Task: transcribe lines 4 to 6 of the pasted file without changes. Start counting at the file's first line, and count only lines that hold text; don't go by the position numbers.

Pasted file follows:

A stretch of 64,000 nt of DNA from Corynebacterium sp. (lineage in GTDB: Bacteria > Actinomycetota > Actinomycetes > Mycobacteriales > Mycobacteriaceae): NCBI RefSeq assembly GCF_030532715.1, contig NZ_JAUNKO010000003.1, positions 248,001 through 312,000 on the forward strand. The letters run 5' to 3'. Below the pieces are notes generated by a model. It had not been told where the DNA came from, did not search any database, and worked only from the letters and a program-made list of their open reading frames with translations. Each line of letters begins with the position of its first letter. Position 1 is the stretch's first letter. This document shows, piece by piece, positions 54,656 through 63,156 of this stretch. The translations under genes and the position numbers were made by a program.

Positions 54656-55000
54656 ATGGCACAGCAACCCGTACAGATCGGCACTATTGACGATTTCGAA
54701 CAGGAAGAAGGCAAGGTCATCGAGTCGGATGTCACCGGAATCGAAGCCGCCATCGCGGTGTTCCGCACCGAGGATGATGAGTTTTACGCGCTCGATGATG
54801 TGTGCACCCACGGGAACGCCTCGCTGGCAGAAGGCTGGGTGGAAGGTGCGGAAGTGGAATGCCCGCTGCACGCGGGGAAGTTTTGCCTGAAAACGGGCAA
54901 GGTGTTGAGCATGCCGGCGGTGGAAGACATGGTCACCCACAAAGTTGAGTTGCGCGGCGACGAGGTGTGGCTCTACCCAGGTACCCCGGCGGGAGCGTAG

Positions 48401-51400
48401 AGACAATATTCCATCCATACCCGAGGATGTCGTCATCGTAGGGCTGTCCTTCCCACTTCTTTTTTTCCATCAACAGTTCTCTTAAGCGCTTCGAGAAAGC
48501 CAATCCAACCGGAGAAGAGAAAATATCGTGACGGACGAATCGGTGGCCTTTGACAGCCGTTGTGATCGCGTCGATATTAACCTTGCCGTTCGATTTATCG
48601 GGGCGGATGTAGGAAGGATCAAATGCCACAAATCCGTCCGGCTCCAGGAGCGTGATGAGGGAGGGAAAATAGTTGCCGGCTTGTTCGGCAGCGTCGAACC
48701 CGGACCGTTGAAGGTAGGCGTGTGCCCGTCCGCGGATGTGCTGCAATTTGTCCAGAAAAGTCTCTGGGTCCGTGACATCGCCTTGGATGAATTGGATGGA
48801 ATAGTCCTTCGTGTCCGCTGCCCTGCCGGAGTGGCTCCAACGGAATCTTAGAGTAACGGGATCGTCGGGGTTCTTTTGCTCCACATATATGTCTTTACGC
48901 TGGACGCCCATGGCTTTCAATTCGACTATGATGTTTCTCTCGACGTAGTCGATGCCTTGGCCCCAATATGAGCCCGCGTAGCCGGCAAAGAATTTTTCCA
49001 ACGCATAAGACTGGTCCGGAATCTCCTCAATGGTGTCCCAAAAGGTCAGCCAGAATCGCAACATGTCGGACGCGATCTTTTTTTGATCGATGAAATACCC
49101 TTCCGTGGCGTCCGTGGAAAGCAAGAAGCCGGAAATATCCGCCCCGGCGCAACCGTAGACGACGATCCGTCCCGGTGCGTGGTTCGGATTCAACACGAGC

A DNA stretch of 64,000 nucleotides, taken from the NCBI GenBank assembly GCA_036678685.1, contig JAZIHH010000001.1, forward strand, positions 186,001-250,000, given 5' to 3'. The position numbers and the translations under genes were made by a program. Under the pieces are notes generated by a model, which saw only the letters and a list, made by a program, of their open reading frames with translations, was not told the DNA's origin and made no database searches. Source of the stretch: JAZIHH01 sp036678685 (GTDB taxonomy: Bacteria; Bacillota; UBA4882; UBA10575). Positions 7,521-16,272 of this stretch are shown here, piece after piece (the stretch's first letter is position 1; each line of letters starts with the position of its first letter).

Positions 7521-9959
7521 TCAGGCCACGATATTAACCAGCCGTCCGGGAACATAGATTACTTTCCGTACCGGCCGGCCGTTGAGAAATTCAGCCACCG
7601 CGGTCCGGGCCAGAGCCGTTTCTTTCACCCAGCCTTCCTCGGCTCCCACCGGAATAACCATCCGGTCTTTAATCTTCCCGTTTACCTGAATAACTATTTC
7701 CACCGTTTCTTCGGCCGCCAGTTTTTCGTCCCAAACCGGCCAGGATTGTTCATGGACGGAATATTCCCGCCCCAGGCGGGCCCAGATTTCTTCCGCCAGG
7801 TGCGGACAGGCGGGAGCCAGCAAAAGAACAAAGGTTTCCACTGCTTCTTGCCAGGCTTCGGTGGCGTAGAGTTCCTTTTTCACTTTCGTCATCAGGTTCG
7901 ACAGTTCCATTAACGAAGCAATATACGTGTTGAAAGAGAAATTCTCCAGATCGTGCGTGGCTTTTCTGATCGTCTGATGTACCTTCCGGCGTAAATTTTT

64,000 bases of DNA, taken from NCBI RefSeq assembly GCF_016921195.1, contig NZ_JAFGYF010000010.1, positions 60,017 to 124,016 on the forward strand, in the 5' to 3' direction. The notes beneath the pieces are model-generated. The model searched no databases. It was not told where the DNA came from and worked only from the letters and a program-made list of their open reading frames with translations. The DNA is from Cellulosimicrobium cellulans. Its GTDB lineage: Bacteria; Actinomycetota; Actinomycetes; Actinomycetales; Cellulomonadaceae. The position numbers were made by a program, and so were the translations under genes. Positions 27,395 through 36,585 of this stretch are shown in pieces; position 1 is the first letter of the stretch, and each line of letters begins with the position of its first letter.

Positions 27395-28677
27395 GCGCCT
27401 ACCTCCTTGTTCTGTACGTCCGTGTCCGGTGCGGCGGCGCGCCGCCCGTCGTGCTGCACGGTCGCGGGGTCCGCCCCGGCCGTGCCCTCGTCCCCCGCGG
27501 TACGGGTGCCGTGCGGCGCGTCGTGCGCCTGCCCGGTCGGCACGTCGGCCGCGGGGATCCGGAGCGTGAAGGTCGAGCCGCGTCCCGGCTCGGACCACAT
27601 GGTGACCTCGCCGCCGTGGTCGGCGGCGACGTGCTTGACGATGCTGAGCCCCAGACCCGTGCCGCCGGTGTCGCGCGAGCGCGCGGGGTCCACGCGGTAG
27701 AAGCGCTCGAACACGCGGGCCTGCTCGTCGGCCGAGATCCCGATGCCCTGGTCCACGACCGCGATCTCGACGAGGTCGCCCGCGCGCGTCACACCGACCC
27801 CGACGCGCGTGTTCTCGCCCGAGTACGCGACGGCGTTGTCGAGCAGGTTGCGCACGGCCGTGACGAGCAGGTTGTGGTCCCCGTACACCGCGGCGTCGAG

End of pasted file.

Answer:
54701 CAGGAAGAAGGCAAGGTCATCGAGTCGGATGTCACCGGAATCGAAGCCGCCATCGCGGTGTTCCGCACCGAGGATGATGAGTTTTACGCGCTCGATGATG
54801 TGTGCACCCACGGGAACGCCTCGCTGGCAGAAGGCTGGGTGGAAGGTGCGGAAGTGGAATGCCCGCTGCACGCGGGGAAGTTTTGCCTGAAAACGGGCAA
54901 GGTGTTGAGCATGCCGGCGGTGGAAGACATGGTCACCCACAAAGTTGAGTTGCGCGGCGACGAGGTGTGGCTCTACCCAGGTACCCCGGCGGGAGCGTAG